Has President Monson Gotten More Serious?

When President Monson was in the First Presidency, I rarely took notes on his talks.  Other speakers at General Conference would get a paragraph or so in my notebook, where I’d jot down the scriptures, doctrinal points, inspirational quotes, and directives given by each. 

But President Monson would usually just smile and tell cute stories that illustrated a simple principle (usually service).  He might frame a talk around a few basic imperatives (kneel down to pray, go forth to serve, etc.), but the bulk of his talks were just charming narrative.  When he’d come up, I’d set my notebook aside and just listen and enjoy. 

I loved the way he worked.  His style had its own value—he seemed content to leave the heavy stuff to the other guys, and he’d come in and be the coach pumping us up, motivating us by building desire to follow the examples in his stirring stories. 

But I think there’s been a big change in him in the last three years since he became president of the church.  I first noticed it in his closing remarks to the April 2009 General Conference.  He added to what I considered the standard concluding thoughts by injecting stern commentary on several issues, in a tone so frank that I wondered if he’d departed from his prepared notes:

On the other hand, however—and extremely alarming—are the reports of the number of individuals who are utilizing the Internet for evil and degrading purposes, the viewing of pornography being the most prevalent of these purposes. My brothers and sisters, involvement in such will literally destroy the spirit. Be strong. Be clean. Avoid such degrading and destructive types of content at all costs—wherever they may be! I sound this warning to everyone, everywhere. I add—particularly to the young people—that this includes pornographic images transmitted via cell phones.

I certainly already knew, from the rest of my testimony, that he legitimately held a divinely-appointed office in the Lord’s true church, but during that talk I had a spiritual confirmation of it: I remember feeling in my heart at that moment that this man really was a prophet.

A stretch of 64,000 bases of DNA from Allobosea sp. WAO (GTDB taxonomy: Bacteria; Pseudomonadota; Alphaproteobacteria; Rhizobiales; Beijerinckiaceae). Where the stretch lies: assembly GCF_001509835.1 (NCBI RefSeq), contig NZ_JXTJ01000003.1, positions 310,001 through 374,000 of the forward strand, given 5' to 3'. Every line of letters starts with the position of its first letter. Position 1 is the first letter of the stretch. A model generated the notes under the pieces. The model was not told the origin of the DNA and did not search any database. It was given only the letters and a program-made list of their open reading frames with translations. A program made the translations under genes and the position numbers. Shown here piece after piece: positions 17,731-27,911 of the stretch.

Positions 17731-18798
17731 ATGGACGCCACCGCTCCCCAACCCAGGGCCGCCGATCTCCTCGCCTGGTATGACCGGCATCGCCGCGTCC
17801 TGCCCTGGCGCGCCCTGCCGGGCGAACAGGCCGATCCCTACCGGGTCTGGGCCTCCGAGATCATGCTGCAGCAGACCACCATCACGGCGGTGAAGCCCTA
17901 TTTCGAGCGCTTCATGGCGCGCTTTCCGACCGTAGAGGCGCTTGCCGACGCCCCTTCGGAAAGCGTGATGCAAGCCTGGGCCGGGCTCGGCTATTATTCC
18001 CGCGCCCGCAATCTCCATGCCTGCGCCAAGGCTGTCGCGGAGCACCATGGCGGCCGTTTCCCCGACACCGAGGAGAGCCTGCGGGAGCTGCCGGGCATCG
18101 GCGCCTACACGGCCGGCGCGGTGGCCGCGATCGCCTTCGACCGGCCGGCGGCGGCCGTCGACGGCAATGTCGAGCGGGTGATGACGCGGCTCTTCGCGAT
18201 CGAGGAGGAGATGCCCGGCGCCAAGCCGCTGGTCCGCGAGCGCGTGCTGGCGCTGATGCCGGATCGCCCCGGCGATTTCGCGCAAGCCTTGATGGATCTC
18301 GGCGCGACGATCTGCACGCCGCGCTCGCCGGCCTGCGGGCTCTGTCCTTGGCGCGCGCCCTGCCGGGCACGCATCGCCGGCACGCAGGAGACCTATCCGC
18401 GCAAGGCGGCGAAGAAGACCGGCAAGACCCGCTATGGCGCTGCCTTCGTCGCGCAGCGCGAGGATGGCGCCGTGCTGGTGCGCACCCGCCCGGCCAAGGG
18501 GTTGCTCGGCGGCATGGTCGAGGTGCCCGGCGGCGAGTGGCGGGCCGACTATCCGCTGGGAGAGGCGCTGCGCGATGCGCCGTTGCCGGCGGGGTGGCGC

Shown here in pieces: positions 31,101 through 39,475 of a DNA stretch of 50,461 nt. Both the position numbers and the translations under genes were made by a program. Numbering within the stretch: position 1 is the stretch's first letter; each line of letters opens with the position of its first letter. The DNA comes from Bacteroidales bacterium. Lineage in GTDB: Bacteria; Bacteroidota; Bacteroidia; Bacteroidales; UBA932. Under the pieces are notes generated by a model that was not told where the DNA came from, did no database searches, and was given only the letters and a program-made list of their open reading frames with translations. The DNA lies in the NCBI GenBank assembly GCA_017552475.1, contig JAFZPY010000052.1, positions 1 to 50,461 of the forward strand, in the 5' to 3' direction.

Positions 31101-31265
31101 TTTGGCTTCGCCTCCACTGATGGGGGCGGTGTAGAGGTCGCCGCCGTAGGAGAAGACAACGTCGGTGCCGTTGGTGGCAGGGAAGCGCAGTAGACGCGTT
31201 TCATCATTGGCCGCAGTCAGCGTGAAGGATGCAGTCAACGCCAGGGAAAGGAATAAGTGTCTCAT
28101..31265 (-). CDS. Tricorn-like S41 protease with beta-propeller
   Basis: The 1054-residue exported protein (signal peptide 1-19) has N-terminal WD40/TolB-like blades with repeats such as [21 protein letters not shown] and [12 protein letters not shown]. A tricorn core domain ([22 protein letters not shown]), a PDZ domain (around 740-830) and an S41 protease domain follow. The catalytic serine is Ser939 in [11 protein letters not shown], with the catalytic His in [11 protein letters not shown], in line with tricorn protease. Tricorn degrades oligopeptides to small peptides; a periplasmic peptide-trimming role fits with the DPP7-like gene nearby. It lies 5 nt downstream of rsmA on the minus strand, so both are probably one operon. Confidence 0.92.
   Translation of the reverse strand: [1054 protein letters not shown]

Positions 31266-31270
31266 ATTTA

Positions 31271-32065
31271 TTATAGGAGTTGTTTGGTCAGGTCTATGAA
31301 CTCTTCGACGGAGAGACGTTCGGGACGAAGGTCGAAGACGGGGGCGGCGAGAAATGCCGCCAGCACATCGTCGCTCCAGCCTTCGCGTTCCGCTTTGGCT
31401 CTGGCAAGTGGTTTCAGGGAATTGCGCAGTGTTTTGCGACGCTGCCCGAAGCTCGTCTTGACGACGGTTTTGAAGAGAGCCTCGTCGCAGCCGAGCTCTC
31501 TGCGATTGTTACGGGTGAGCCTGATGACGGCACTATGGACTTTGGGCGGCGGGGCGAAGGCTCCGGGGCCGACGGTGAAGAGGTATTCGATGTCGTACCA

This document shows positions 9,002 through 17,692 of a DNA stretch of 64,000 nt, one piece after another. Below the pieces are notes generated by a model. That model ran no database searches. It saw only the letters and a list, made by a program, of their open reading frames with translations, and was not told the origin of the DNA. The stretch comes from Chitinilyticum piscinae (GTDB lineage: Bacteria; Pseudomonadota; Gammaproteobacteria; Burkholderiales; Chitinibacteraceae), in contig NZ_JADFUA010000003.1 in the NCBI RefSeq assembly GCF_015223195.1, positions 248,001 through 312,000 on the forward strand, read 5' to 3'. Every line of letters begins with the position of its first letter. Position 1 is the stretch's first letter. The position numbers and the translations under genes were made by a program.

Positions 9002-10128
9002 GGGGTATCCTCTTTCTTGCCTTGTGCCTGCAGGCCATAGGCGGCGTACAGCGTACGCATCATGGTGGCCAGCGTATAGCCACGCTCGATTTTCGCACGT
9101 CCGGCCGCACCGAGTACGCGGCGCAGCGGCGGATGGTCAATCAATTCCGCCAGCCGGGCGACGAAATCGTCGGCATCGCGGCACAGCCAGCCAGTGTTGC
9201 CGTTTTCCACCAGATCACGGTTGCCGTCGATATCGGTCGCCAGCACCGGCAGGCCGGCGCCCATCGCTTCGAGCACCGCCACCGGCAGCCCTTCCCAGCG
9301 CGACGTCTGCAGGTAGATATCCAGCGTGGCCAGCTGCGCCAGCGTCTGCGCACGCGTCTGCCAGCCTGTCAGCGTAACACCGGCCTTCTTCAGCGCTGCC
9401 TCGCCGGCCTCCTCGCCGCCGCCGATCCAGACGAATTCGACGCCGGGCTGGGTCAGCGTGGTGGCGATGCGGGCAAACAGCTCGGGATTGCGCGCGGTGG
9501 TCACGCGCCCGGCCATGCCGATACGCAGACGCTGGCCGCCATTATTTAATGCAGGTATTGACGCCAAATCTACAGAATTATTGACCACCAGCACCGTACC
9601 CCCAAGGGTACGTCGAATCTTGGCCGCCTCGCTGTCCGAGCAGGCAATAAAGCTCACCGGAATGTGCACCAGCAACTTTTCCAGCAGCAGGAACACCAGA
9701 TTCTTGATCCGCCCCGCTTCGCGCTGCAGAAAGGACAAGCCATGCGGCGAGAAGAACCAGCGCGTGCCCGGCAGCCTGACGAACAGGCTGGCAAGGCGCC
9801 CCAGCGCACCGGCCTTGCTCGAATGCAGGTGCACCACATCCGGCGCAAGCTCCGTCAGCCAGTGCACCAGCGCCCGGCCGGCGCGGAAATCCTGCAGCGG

He’s given other talks since then that seem to be more strict and demanding than the kinds of talks he used to give.  Consider, for example, his most recent priesthood address; in addition to other frank counsel, he shared this rare insight into the stresses that must trouble the hearts of prophets:

Now, brethren, I turn to another subject about which I feel impressed to address you. In the three years since I was sustained as President of the Church, I believe the saddest and most discouraging responsibility I have each week is the handling of cancellations of sealings.

This isn’t to say that he used to be a cheerleader and now he’s a dour doom-monger—far from it.  An article in the Ensign earlier this year urged us to be optimistic, and President Monson is a great example of maintaining a positive disposition while honestly engaging the essential darkness of much of life—a quality I know I’d do well to develop.  Even in his more seriously didactic talks these days, he evinces an unflagging dedication to being basically happy.

Am I wrong about the shift in President Monson’s tone and focus?  Of course he’s given some clear admonitions and critical commentary in various talks throughout his career, but have they really become more frequent in the last three years, or am I just noticing it more?  On one hand, maybe I’m just paying closer attention now that he’s the president.  On the other, maybe a great, cheerful apostle has been led by the mantle of an even greater office to speak stronger warnings than ever before.

2 comments on “Has President Monson Gotten More Serious?

  1. I think he’s grown into his role, too. I used to tear my hair out when one of his talks was assigned for the Teachings for Our Times lessons in PH/RS because, really, there was nothing in them to teach — they were too idiosyncratic, too much grandpa telling warm stories at Christmas and too little solidity to grasp hold of. But now even when he is all optimism and happiness, there’s more instruction and universality to what he says, less let-me-tell-you-a-cute-story-from-my-past. It’s instruction and counsel now, where it used to be really little more than entertainment.

  2. Ardis, it does make us appreciate the heaviness of the office, doesn’t it? Imagine the burdens he maust carry–it makes his good nature even more impressive.

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